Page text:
The ACLU of Indiana Tuesday filed a lawsuit against Deputy Ethan Biggs of the Starke County Sheriff’s Department who conducted an invasive vehicle search without cause, in violation of the Fourth Amendment.
Nicholas Tyo, Steven Stanley, and Drew Landes travelled from Ohio to Illinois this July to attend the Pokémon GO Fest, but were stopped by law enforcement in Starke County. Deputy Biggs demanded the drivers’ licenses of all three occupants of the vehicle. After inquiring about whether or not there were any drugs in the vehicle, Deputy Biggs proceeded to lengthen the traffic stop by conducting a nonconsensual search of both the exterior and the interior of the vehicle, with the assistance of a drug-detecting dog, as well as pat-down searches of each of the plaintiffs.
The complaint claims that all of this was done without justification or consent, and none of it yielded any evidence whatsoever of drugs or other criminal activity. The Fourth Amendment does not allow for police to convert a routine traffic stop into an intrusive drug investigation.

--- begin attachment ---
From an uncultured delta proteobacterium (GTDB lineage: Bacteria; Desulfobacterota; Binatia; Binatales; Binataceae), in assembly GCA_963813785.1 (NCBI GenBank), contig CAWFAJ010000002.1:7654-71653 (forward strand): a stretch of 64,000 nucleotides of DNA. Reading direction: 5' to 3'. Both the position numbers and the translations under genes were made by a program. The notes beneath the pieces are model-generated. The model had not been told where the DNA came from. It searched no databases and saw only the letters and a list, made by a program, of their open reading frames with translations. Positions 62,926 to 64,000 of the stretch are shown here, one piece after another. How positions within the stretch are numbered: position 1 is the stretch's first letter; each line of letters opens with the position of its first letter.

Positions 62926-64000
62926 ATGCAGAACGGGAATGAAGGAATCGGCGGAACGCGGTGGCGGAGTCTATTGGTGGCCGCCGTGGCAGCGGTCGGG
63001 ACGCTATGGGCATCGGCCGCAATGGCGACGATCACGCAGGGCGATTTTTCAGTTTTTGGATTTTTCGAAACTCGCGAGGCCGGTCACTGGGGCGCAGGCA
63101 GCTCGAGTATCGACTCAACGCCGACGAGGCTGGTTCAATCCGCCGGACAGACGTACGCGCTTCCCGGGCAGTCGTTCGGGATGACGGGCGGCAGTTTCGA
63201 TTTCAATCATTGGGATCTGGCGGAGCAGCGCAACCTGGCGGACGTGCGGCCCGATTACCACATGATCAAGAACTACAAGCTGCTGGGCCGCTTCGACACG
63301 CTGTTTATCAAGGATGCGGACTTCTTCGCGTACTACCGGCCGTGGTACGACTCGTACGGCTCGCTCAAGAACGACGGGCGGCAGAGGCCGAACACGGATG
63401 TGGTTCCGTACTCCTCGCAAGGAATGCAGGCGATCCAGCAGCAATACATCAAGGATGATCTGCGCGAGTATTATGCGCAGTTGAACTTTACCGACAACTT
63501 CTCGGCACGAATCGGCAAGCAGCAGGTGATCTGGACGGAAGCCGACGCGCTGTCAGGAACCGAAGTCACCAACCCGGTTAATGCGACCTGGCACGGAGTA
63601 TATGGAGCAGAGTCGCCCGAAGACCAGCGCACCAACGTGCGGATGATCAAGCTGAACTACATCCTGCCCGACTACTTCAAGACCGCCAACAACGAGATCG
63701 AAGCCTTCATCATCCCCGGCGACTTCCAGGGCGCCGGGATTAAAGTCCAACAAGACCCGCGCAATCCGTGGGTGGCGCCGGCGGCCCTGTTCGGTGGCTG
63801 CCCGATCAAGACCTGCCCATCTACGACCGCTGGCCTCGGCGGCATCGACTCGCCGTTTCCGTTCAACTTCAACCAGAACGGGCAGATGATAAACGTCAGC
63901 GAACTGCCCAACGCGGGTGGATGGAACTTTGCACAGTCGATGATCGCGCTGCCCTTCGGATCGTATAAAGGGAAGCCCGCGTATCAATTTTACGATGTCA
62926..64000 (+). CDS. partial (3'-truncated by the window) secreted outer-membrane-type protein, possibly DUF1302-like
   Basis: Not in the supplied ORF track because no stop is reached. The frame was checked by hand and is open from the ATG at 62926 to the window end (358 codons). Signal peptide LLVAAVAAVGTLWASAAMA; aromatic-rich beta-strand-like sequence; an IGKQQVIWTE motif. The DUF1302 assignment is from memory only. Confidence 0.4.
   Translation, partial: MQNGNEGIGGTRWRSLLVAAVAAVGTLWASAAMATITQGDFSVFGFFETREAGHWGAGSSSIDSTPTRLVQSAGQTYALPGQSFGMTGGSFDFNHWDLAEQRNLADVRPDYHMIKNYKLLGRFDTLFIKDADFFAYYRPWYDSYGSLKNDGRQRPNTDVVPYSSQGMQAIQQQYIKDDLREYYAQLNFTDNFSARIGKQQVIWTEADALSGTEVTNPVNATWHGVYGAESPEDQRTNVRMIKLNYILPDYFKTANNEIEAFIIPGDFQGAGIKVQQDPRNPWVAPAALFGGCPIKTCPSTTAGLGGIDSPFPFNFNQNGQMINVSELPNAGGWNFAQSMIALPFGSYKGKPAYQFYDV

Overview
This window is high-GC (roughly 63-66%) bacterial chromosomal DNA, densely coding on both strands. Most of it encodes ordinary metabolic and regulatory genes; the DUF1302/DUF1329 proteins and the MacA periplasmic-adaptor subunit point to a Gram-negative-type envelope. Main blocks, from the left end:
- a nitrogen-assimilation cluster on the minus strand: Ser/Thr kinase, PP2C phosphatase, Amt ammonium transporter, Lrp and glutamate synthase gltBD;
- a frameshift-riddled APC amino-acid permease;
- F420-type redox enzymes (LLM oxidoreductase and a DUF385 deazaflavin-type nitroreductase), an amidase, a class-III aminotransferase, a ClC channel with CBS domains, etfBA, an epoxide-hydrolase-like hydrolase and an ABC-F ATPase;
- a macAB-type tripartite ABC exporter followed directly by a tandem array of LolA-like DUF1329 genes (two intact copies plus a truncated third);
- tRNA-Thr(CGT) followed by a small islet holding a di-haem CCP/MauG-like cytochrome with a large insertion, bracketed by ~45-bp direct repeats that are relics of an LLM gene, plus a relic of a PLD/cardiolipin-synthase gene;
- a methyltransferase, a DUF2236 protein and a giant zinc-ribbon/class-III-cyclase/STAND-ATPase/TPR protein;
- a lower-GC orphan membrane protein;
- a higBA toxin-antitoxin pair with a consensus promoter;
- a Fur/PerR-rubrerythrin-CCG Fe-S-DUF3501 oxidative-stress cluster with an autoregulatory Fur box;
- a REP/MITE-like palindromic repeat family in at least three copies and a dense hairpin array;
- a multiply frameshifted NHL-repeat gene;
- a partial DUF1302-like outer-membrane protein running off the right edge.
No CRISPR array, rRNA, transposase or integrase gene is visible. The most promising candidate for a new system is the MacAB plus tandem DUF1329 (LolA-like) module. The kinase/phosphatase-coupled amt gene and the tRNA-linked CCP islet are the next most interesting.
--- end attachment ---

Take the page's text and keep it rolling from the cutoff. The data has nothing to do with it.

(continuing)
At the end of the traffic stop, despite indicating that the plaintiffs had been speeding, Deputy Biggs did not issue a traffic citation or any form of written warning.
“Minor traffic stops should not be pretexts for invasive searches,” said Gavin M. Rose, ACLU of Indiana Senior Staff Attorney. “This is police overreach in an effort to discover contraband without any reason to believe that anything unlawful was afoot.”